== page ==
Thursday, April 28, 2011

Want more proof?

I posted below about how race will affect the way the vicious crimes against Chrissy Lee Polis, the trans woman who was attacked in a Baltimore McDonald's last week, and I was right. Check out this disgusting comment from an LGBT blog that caters to a "progressive" audience operating out of San Francisco:

(Click Picture to enlarge)

Hmmmm...I was not aware that white neighborhoods were safe for everyone and black neighborhoods were safe for no one. I'm a little too bitter to comment further on this. Make your own conclusions in the comment section!

Tuesday, April 26, 2011

Hey Gaga...Maybe I was born this way...

I've been debating for a while whether or not to write this post. It's a bit personal and a wee bit triggering, but I feel like it's something really important to talk about.

I'm queer. <---- Not a surprise. However, I'm not actually certain I was born this way.

I don't mean to bring up overused stereotypes, but I often question how my sexual orientation may have differed if I wasn't a survivor. This is not to say that all survivors end up queer. If 25% of women and 11% of men experience some form of sexual violence in their lifetime, clearly not all queer people are survivors and not all survivors are queer. But speaking from my own personal experience and realizations (as well as many a years of counseling and mentorship), I'm pretty comfortable talking about my status as a survivor and recognizing that is absolutely has played a role in my sexuality.

Now I know that "born this way" has been, and will continue to be an anthem for many generations of queer folk, but I ask you to consider the consequences of this single definition of how queerness occurs. Thanks to genetic testing and mapping, studies upon research upon experiments have been used to find the "gay gene." In some scientific spheres, gay is treated as a genetic mutation and an eventually curable disease.

I get why it's important to understand that queerness is not a choice, especially in terms of legal and human rights. But we have to recognize that queerness can be nature and/or nurture. And by nurture, I refer to life experiences, not teaching or brainwashing. Sexual violence is real, and I'm done pretending I was 'born this way," because I'm not sure I was.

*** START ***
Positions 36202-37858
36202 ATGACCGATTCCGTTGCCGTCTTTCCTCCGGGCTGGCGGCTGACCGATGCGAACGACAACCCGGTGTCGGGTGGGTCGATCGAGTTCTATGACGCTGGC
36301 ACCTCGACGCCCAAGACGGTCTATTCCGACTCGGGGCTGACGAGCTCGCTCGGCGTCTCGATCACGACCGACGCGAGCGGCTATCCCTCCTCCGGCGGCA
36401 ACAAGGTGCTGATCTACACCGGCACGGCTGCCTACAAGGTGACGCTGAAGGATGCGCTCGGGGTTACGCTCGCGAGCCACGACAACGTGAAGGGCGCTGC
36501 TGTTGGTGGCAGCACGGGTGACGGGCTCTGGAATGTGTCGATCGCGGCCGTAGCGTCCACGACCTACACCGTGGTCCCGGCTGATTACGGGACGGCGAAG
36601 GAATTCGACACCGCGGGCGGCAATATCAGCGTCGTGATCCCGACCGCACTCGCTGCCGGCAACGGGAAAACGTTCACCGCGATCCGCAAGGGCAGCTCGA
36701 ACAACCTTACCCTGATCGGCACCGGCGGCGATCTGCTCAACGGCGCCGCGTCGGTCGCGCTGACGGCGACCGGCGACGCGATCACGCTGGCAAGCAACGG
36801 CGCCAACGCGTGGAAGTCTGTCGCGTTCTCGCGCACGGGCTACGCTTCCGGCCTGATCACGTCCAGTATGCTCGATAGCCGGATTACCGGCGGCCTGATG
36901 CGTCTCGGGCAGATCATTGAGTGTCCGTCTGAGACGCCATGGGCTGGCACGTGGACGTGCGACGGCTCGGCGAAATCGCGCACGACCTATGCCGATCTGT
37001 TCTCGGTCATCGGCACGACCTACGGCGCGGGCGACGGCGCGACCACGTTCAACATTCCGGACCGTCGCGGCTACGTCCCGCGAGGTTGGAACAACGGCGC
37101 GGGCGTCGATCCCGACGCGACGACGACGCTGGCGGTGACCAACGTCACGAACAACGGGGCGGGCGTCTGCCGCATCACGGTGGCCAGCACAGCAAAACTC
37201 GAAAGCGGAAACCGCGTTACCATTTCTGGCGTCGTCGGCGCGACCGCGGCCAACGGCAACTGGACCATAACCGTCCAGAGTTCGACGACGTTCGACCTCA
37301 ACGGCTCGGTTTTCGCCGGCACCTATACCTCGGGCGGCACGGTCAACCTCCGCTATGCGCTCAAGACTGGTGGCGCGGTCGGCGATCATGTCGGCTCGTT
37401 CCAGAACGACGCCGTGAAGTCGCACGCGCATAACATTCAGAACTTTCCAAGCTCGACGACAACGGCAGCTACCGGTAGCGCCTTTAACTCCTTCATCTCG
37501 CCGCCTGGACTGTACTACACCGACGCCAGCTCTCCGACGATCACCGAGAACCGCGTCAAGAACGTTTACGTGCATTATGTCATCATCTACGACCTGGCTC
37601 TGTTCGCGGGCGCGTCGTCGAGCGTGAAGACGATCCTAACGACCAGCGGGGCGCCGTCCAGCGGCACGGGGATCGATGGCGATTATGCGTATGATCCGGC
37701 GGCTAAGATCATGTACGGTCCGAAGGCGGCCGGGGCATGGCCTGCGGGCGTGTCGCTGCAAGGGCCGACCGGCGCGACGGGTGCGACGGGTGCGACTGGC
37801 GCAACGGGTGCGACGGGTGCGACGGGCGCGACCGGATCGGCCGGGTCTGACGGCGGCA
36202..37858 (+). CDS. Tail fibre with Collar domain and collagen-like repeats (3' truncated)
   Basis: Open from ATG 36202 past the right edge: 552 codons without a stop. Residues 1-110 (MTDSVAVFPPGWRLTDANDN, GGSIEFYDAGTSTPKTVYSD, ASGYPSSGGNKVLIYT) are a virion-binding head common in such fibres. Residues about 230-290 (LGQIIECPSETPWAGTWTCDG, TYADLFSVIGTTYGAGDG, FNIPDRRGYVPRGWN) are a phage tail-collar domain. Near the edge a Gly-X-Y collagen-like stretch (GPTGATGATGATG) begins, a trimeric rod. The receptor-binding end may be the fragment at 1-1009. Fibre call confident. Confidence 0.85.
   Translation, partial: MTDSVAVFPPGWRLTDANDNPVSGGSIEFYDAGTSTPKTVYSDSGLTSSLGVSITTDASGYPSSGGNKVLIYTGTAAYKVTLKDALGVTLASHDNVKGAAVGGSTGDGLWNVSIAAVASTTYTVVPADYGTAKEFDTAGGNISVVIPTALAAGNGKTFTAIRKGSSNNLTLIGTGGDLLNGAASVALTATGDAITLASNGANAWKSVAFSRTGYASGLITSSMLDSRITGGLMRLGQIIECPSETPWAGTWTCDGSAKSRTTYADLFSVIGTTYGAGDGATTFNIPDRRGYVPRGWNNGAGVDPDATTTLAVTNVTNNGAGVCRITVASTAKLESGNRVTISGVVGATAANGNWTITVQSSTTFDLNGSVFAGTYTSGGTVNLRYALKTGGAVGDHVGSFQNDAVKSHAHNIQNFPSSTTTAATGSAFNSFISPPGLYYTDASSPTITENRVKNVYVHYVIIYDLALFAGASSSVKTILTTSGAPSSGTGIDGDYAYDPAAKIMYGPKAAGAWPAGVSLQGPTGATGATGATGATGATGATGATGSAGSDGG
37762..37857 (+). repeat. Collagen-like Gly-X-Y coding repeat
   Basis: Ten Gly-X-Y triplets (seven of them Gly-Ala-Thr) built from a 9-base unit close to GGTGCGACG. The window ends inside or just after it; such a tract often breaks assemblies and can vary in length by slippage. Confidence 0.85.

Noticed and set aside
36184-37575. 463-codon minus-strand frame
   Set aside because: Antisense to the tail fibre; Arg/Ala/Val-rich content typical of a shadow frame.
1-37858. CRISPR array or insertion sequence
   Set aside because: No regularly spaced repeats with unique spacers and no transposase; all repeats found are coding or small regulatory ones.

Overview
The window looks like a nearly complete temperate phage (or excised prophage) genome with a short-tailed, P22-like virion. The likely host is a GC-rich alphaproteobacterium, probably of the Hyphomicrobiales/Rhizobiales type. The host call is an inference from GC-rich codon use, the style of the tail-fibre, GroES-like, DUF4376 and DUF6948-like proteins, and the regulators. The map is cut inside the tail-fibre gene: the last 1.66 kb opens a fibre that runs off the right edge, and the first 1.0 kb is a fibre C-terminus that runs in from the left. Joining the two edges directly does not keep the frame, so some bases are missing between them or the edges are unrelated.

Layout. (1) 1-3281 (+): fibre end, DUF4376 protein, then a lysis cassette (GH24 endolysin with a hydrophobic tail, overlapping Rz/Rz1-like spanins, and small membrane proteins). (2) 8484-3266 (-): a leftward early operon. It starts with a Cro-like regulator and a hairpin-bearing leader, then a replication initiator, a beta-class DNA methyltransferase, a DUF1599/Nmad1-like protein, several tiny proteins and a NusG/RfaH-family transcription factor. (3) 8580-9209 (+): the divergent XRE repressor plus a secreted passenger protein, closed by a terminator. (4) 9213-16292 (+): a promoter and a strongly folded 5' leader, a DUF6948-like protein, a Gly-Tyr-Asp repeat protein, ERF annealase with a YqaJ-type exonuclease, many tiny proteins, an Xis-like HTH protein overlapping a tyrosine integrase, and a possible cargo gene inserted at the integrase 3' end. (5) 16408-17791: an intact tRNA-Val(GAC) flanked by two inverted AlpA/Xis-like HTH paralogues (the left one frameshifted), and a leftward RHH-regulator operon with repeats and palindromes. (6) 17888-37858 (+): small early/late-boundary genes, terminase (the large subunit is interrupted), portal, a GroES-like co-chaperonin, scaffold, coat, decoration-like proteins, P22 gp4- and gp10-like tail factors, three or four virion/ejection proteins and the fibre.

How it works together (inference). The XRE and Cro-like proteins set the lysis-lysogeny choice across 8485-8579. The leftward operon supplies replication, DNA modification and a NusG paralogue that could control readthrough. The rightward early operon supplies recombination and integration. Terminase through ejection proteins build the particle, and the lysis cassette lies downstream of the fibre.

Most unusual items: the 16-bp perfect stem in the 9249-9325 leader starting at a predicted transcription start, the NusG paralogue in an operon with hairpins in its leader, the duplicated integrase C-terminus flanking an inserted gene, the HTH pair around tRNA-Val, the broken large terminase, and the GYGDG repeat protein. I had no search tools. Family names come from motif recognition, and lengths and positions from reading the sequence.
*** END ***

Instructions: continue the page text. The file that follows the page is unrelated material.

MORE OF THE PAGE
But dear Gaga and all the little monsters out there...Maybe I was born this way, but maybe I wasn't...and that's ok too.


Friday, April 22, 2011

Sadness and Anger All Around

Please watch this (violence/transphobic trigger warning):

(The unidentified trans woman) Chrissy Lee Poliswas brutally assaulted by two McDonald's patrons in Maryland while the majority of the employees stood by and watched the violence take place. At one point, one of the employees even began to laugh at the scene.

I bring this video to your attention for two reasons.

1. It's fucked up. The two patrons who committed this violence should be arrested. McDonalds should be forced to implement a cultural sensitivity training/bystander intervention training for all of their store managers. This woman deserves justice and compensation for her medical bills.

2. Racism still affects how these stories are shared and analyzed especially in the queer community. Want evidence?:

This comment was on the popular blog Bilerico for a while after the story first broke. I know that online commentary is notoriously full of bigotry, but COME ON. This is a progressive queer blog, not youtube. Thankfully the comment was removed in time, but nevertheless I still had to read it, as I'm sure other people of color had to as well.

If this video had been of two white cis women attacking a white trans woman, everyone would have analyzed it as solely transphobic. No one's race would have been used as reasoning for the act of violence. And the label transphobia would not have been attributed to all white people.


Sign this petition AND call the phone number to the Maryland: Violent Crimes Division 410-887-6610

Wednesday, April 20, 2011

My Princess Boy

Five-year-old Dyson Kilodavis' preference of pink and princess dresses inspired his mom to write a book on tolerance. His family has supported his decision and his preference o f dresses and have learned to listen to their child and help him pursue his happiness. His mother and father were trying to force gender role norms on their child and it took for Dyson's older brother to tell his parents "Just let him be happy."

His mom wrote a book called My Princess Boy, inspired by her son and to open people's eyes to acceptance and understanding that children do what makes them happy. By forcing them to break these habits,we are pushing them into boxes they do not wish to be placed. We force them into these ideal images of what their role tells them to be and that is not the case. This experience has opened her eyes to listen to her children and she believe she has a responsibility to nurture her child's happiness. It makes Dyson happy to know that his family is supporting him and wants nothing but happiness for him. I'm happy to see such changes in the world occurring, but we are far from done with changing views.

Wednesday, April 13, 2011

Bad-Ass Folk!: Jessica Yee

April's Bad Ass is" multiracial Indigenous hip-hop feminist reproductive justice freedom fighter!" Jessica Yee!

Jessica impacted me SO much at this year's CLPP conference. My comfort and knowledge were challenged, in a very good way, for the first time in a long time. Yee is the founder and current director of the Native Youth Sexual Health Network, and has recently released Feminism FOR REAL: Deconstructing the Academic Industrial Complex of Feminism. I just ordered my copy, I hope you will too if you are able. If not, there are some great excepts available online! Everything Jessica presented at the conference was on point. Yee even put to words what I've never been able to.